My novel, The River of Tears (to be released in the fall of 2021 by DIO Press, New York), is one story based on my own experience and research. Through it, I provide insights into humanity and what many people go through in the trafficking world. It is a painful story, but it is also inspirational as people learn and grow. Dani (Cree for daughter) and detective Jack Bondar are adversaries at first. Dani is Indigenous. She distrusts the police and resents the marginalization of her people. Yet, she eventually has to call them to report her younger sister missing. Jack is jaded from too many years of police work. He has a racist view of Indigenous people whom he feels have consumed inordinate police services throughout his career. They eventually learn to understand each other’s perspectives and work together in the pursuit of Dani’s missing younger sister.
These individuals represent many people in Canada. They also represent the larger reconciliation that Canada must go through to move on from the past. By learning to work together, they achieve great things. So, it is also a story of inspiration and hope. Dani escapes a violent gang life to become a successful lawyer later in life. Jack begins to understand the Indigenous social dilemma.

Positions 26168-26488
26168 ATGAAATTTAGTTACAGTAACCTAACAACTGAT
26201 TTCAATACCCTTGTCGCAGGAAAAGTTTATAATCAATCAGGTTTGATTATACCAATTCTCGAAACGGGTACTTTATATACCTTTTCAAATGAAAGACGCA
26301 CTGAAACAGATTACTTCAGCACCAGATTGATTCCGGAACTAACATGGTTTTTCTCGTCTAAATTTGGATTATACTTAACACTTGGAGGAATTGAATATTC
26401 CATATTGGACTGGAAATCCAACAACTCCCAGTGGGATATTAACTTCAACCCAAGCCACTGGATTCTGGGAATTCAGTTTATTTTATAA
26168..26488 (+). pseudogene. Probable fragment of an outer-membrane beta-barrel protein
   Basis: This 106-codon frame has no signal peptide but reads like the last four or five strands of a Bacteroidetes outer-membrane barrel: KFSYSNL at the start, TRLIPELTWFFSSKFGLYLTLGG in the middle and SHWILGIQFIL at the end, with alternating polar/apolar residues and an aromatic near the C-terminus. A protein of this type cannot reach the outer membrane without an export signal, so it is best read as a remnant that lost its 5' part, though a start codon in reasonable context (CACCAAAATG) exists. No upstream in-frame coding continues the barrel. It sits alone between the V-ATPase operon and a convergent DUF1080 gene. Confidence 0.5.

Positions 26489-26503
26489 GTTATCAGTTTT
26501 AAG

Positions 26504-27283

A waitress at a truck stop breaks the case wide open by being astute to who is coming and going. She recognizes the girl on the poster that Dani put up and makes a call. That simple phone call kicks off a nationwide investigation that disrupts serial trafficking rings and murders across the country. There is a simple but profound lesson in this. Any convenience store clerk could change the world with a modest observation and a quick phone call. It doesn’t take anything heroic- as I depicted in the previous article on safe-havens. It could be as simple as writing down a license plate and passing the information on to the police. Just being willing to observe and report is all it takes.
In my novel, a body is found in the river in the first scene. Rivers have been commonplace for bodies to turn up in Canada. Like the highway of tears, the river metaphorically represents the river of despair that runs through the impoverished core of every city in North America. It is a story of the river of tears.
Bob Chrismas, Ph.D. is president of Bob Chrismas Consulting Inc. He draws on over 35 years of law enforcement experience, writing prolifically on justice issues. Visit Bob at: https://bchrismas.com